Weather plays a huge part in architectural photography and often getting the money shot is about having the patience to wait for the right conditions. So I spend a fair bit of time looking at weather forecasts trying to figure out which days are going to be great photo days and which ones aren’t worth getting out of bed for. Luckily in the age of the internet there is a lot of weather data available online so we can be more strategic than just waking up, looking outside and hoping for the best. In Australia for example we have what’s called the Beauro of Meteorology , or BOM for short. Most countries have some form of equivalent and these organisations provide a stack of data so you can get beyond the weather symbols on your iphone, which are next to useless.
Now after pointing you towards a gold mine of weather data I’m going to tell you to ignore it. Why? Despite all the information BOM has it doesn’t tell me what I want to know, which is, will it be sunny today, or in the next week. It has cool features like a live radar map which you think would be really useful, but unfortunately it only tracks rain, not clouds. So the radar map can be perfectly clear even though the sky is covered in cloud. BOM has data on sunny days too, but it’s historical data, so it only tells you the likely hood of sunny days in a given month. The other problem with a lot of weather forecasts is that they don’t break the day down into hours. They tell you it’s going to be sunny today, or rainy, or even worse, partly cloudy.
Enter stage left: An iphone app called Weather Pro. In the last couple months this has been one of the most useful apps I have. Like many weather apps it tells you all sorts of information, but for architectural photographers it has two critical pieces of information. The first is sunrise and sunset times, and the second is what’s called sunshine duration. On the screen shot below you can see that each day has a sun symbol with the number of sunshine hours next to it. This allows you to very quickly scan down the forecast and see which days are going to have a lot of sun, which means less clouds. My experience is that a good day will have somewhere between 7 and 9 hours of sunshine, but of course this will depend on where you are in the world and what season it is. A good example of how misleading basic weather symbols can be is the forecast for Thursday. The overall symbols looks like a partly cloudy, partly sunny day. You might expect to be able to get some photographs on this day, but when you check the sunshine duration it’s only 1 hour. So the sun is going to pop out for one hour and the rest of the day is going to be ugly.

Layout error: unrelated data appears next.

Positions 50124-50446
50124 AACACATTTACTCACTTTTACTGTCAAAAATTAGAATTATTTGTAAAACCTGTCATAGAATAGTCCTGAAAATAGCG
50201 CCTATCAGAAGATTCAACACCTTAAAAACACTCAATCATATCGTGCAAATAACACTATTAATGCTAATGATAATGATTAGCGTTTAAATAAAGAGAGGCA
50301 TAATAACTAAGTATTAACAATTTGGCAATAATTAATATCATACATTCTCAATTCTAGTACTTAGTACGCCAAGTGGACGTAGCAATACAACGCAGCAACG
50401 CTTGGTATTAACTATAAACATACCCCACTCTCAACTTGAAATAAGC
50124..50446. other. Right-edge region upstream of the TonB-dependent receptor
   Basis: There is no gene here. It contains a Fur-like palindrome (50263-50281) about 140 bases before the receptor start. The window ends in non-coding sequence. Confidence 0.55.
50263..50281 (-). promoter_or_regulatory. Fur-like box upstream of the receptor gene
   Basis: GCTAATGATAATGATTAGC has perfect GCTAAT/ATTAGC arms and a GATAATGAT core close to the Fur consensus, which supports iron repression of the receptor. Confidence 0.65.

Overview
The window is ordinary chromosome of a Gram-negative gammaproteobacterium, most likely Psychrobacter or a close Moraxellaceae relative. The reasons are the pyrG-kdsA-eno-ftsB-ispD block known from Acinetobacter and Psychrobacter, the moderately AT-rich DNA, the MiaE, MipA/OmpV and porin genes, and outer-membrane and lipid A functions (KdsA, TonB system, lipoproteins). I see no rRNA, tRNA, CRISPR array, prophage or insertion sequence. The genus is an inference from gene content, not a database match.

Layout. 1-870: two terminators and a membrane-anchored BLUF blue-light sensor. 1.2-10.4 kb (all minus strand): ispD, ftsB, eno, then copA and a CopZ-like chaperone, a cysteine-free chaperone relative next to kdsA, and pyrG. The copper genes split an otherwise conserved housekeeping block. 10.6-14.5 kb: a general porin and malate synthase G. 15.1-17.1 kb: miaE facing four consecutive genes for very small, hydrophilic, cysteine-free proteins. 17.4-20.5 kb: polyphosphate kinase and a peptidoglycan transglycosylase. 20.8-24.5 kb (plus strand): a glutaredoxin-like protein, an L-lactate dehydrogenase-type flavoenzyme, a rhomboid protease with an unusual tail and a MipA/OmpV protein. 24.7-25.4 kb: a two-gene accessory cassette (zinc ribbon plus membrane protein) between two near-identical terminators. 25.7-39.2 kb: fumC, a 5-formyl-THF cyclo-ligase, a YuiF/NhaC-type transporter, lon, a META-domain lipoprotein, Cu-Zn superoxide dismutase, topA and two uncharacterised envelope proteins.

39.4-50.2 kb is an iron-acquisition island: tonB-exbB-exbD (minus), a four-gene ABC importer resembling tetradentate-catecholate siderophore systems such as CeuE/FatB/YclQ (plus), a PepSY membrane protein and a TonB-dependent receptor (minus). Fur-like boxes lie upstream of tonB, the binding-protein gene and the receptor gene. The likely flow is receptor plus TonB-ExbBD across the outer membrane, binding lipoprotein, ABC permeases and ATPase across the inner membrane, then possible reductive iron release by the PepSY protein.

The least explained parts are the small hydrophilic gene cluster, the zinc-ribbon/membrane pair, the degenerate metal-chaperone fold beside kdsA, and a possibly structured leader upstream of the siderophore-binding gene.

The second screen shot shows you the more detailed information available when you click on a specific day. The sunshine duration graph shows you when in the day it is going to be sunny. For example, that little bit of sunshine for Thursday is going to occur during the mid afternoon. And if we look at the overall week, Monday would provide the best chance of good weather.
A couple disclaimers. 1) I’m not meteorologist, so i’m just explaining the method that i’m currently using. 2) Weather is unpredictable and you should expect this method to be wrong some of the time. This app has served me well so far, but there have been a couple days when it’s forecasts were just wrong. But to be fair, every weather app i’ve used has had some level of inaccuracy. This one appears to be better then most.